Good with children?

    Yes, surprisingly good. Greyhound’s are laid back dogs that tolerate fairly well. Toddlers must be closely supervised and older kids need to be well mannered and educated on how to behave around "dignified" dogs. A great family pet.

    Good with Seniors over 65?

    Yes. The Greyhound can be a great companion for seniors. A quiet walk twice a day and this big mush will crawl up on the sofa with you. They are very loving, wonderful dogs and will keep the senior company on long winter nights. If longevity or training are issues, find a Greyhound Rescue group and adopt a 3 or 4 year old dog that is house training and knows a few commands. That will save some headaches.

    Living environment

    Apartment, farm, big city, all OK. These dogs were caged all their young racing life and are not used to having space so apartment living is fine as long as she gets out for walks.

    The Greyhound does not need a big yard. Take her for a walk instead. If given a yard, she'll just lie down and take a nap.

    This breed MUST have soft bedding to sleep on. Her large body is not protected by body fast and she needs soft cushioning. Additionally, the Greyhound must be kept warm. She’ll need a coat if in a cold climate and her bed should be in a warm part of the house, away from drafts.

    Energy level

    Moderate to low. The Greyhound is a super-fast racing dog that is a couch potato in disguise.

    Exercise needs, daily

    Several nice 1/2 to 1 mile walks daily will do it. Must be leashed. The Greyhound will chase any small thing that moves and hunt it down.


    Low. Some Greyhounds will bark if you enter their property but not always. Some come up to greet you. This is from personal experience.

    Guard dog

    No. They are too submissive, timid and friendly.


    Yes, but not much.


    Brush weekly to remove dead hair. Four times a week if shedding. Use a slicker or firm bristle brush from the pet store.

    This is a handsome dog. The Greyhound is not
    aggressive and makes a wonderful house pet.

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    Suggested Reading - The Greyhound
    Click on the cover photos for more book information and reviews.

    • The first three books cover everything from history to training to caring for this breed. They are all good but some feature hard covers and more photos. There are more books on the market but they have much lower review ratings.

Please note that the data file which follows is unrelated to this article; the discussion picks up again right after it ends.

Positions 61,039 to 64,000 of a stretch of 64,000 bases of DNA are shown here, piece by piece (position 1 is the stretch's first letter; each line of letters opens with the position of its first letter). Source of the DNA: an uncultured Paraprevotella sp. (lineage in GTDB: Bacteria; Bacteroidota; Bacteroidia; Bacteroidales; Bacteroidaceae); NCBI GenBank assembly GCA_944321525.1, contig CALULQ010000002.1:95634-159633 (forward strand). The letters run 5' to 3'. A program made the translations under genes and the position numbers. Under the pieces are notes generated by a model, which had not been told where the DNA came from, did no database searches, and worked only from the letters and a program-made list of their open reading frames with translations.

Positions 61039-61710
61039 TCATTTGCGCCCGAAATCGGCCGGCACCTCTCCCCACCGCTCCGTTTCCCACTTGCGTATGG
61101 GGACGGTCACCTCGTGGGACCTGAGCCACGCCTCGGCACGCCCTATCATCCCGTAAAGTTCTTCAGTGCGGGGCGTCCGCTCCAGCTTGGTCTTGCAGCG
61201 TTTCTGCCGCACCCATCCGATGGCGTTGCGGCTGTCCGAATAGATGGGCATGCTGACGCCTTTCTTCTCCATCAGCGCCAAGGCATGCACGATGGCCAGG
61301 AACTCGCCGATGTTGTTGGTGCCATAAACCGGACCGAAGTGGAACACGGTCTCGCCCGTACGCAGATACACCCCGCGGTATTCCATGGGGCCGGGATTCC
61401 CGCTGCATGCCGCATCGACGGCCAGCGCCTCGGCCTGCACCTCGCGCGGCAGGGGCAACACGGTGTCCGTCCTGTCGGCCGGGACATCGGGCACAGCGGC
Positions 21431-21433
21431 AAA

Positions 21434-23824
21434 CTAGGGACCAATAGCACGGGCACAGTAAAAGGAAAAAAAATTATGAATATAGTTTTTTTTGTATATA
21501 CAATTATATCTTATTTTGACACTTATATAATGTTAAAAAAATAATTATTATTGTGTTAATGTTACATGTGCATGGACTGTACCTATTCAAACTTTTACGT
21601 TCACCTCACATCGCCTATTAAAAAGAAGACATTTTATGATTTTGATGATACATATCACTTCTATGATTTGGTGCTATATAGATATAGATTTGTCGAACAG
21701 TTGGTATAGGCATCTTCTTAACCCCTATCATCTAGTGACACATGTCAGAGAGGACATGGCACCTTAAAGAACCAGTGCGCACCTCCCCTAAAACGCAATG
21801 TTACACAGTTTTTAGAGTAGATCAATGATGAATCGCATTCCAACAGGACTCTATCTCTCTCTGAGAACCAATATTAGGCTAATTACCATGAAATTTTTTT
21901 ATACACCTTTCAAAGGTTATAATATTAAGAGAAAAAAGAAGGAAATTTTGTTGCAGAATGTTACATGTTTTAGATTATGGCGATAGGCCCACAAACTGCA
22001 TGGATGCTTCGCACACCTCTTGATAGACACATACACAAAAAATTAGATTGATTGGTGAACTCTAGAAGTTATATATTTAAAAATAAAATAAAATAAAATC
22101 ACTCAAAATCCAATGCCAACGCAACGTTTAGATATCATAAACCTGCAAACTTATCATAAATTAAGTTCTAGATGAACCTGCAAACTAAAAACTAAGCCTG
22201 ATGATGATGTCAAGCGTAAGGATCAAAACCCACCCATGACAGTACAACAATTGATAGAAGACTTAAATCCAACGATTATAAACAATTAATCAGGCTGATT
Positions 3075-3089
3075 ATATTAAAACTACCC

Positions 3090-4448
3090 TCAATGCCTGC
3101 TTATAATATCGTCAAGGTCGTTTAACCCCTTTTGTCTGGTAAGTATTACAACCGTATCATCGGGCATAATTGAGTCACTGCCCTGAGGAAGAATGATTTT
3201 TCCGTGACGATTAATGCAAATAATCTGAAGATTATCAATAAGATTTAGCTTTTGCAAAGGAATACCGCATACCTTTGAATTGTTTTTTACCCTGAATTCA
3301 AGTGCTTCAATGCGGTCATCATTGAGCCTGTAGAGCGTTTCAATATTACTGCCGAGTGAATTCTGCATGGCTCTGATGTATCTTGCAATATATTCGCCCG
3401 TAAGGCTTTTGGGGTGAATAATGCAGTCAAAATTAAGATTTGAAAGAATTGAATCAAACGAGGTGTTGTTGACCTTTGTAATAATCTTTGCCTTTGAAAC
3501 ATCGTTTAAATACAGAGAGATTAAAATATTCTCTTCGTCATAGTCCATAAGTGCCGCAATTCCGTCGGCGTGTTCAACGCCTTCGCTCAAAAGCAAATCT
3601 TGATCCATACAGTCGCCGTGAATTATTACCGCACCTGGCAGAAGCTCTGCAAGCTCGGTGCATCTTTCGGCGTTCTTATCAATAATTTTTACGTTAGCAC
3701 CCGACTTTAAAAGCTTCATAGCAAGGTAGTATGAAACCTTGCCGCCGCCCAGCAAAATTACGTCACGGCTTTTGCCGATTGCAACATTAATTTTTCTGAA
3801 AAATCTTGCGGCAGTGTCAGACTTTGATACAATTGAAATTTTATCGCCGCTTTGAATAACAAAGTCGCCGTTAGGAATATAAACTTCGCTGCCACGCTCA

• The book on the far right is by the American National Red Cross and deals with dog health, emergencies and injuries. Ir's a valuable reference manual for all dog owners. Vol 2, 2008, includes a DVD.

    Greyhound Breeders

    In the event you decide to go looking for Greyhound puppies, be SURE to find reputable breeders that really know what they are doing. Be sure the puppy has been well socialized and started in obedience training.
    Greyhound Breeders
    with puppies for sale.

    Greyhound Rescue

    In the event you are seriously considering the adoption of an older dog and are looking for a Greyhound Rescue group or groups in your state, here are several links that might help:
    Petfinder - Greyhound Rescue - (Nationwide) If you do adopt one, you might want to check for the dog health records which could be useful later on.
    Adopt A Pet This is an interesting site that may give you some ideas. Also, try online for Greyhound Rescue groups if you don't find anything close to you, as you never know what might turn up.

    Dog Health Issues For The Greyhound
    Below are the dog illness / illnesses or medical problems listed for the Greyhound by various vets.

    This is basically a healthy breed. Don’t let the list below scare you! Your own dog will probably never have ANY of these problems. These are dog illness and medical problems this breed is prone to that have been listed by various veterinarians at different times over the past decade or so and some pertain to puppies and very young dogs that a breeder would deal with.

    The information contained herein has been gathered from numerous books by veterinarians and is intended as general information only. Every dog and situation is different. You must see your vet. Our information is for general interest only and not intended to replace the advice provided by your own veterinarian.